Biggest technology myths

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Syd Bolton, Special to QMI Agency

, Last Updated: 1:18 PM ET

In every industry an alarming number of myths seem to crop up from time to time but perhaps because technology itself is often the vehicle used to spread myths, there have been some doozies over the years. I thought I'd take a look at perhaps some of the biggest technology myths that I have come across over the years.

'They are going to start charging for Facebook'

Many of us have been taught that if you want something good you have to pay for it. This is perhaps why the myth that Facebook will start charging its users "soon" has reared its ugly head from time to time. The truth is we are paying for it. We give Facebook an incredible amount of personal information which it then uses to target us with advertising but the reality is the advertisers are the ones footing the bill, not us and Facebook will never charge for its services. Debunked.

'Video games lead to violence'

This one hits home with me personally because it's often debated with those closest to me. This all got started in 1999 when two teenagers carried out the Columbine High School massacre and the media trumped up the fact that they were Doom players. Since then, video games have been tied to violent acts and have been cited as the cause of such behaviour. Besides the numerous studies, (all of which carrying some sort of bias) the real truth lies in the crime statistics. Video games sales have continued to increase (from 5.5 billion to 9.5 billion dollars from 1999 to 2007 alone) and violent crime among youth has actually declined, according to the FBI.

'Google knows everything about you'

While the truth is that Google does save all search queries associated with your IP address for nine months, it doesn't have any personally identifiable information to go along with the data. No Google employee is allowed to make connections between IP addresses and individuals and Google has a history of denying requests from the U.S. government to hand over information about search histories. So while the company has a lot of data, it's not using it in ways that you might think.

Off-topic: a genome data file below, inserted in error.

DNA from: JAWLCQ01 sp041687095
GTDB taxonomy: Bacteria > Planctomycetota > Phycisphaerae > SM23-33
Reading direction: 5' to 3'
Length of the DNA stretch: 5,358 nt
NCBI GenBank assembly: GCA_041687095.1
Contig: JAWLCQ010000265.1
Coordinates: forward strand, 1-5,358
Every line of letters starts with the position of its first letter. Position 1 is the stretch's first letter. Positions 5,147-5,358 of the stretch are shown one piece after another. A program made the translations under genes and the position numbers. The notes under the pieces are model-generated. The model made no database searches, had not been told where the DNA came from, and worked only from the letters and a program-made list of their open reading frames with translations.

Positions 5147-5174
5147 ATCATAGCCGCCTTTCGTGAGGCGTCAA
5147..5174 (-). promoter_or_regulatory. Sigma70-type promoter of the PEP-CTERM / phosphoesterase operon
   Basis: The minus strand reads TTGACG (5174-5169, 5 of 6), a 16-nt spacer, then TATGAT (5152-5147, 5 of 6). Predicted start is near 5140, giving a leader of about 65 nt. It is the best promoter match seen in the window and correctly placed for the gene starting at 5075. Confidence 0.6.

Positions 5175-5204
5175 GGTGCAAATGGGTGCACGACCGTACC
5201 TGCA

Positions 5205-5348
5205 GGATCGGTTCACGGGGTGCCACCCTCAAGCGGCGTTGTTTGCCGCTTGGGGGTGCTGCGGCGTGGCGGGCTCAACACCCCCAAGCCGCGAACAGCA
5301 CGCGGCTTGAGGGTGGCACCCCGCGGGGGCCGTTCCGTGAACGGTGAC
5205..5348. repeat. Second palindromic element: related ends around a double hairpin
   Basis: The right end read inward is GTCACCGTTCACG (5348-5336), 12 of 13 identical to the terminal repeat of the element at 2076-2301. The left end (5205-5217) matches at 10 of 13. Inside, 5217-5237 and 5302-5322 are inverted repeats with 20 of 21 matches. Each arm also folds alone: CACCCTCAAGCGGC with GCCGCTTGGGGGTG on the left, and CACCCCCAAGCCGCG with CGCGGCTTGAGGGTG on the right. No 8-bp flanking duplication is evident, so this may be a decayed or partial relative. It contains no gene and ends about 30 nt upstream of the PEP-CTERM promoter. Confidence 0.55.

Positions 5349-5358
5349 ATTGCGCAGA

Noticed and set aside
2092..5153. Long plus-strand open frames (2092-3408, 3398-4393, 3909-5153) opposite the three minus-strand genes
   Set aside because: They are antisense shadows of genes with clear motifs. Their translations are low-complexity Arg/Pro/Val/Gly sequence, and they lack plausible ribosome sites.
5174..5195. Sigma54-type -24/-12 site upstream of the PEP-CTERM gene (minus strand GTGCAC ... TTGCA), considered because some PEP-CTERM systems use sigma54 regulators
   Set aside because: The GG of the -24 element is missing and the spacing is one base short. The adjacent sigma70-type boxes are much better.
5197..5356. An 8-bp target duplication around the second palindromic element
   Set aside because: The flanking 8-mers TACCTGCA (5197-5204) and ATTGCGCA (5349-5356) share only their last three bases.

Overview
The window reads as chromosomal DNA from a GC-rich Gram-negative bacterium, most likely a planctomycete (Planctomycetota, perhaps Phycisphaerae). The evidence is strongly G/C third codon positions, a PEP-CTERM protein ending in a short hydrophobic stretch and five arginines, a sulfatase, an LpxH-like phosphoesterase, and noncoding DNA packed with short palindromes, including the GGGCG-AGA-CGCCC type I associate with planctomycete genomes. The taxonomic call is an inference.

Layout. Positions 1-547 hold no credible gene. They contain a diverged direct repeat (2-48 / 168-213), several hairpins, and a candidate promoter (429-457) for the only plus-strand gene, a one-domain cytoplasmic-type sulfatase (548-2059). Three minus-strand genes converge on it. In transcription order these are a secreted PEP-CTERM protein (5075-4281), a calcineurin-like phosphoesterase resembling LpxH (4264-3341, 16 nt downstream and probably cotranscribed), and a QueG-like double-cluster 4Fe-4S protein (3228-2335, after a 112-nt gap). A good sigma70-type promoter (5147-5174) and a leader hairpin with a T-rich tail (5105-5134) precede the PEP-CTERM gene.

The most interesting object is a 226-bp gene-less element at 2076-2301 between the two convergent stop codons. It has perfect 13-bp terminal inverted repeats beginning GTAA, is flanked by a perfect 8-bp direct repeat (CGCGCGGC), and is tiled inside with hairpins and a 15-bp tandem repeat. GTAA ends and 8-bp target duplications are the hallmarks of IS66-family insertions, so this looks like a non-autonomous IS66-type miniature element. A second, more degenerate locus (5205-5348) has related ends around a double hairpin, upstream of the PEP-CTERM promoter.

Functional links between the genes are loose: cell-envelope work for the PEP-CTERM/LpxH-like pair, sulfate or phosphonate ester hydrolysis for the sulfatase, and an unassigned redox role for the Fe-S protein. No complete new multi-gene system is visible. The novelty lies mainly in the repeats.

'Macs don't get viruses'

While it's true that just by the design of the operating system Macs are less likely to get viruses, they are certainly capable of it. Since most viruses are designed to gather personal information from users that can be sold on the black market, they tend to target the most popular and vulnerable platforms. The Windows environment fits the bill perfectly and that is why there tends to be more activity in this space, but it would be foolish to think that you can't get one on a Mac. It's just less likely and in most cases, more difficult to do so.

'More bars means more service'

We're talking about cellphones here in case you weren't clear. It's a common myth that if you have lots of bars you will have good service but it's important to understand what the bars actually mean. The bars on your cellphone indicate the strength of the cell tower closest to you. The level of service you get will depend on how many other people are using the same tower (so in other words, your signal strength could be great but your service poor, particularly in densely populated areas).

E-mail scams

Of course the biggest myths surround e-mail, from claims that you have won a lottery to the "fact" that Bill Gates will send you money if you forward e-mails. You should treat all unsolicited e-mail as suspicious and if you are not sure if something is valid or not, head over to snopes.com and search to find out if something is true or just a rumour. If people did this before forwarding e-mails I'd be willing to bet the amount of e-mails being passed around would be cut in half. I have to go, a relative of mine is trapped in England and needs me to send money, fast! Debunked.

Syd Bolton is the curator of the Personal Computer Museum and the manager of Information Technology at ACIC / Methapharm. You can reach him via email at sbolton@bfree.on.ca or by snail mail care of The Brantford Expositor.


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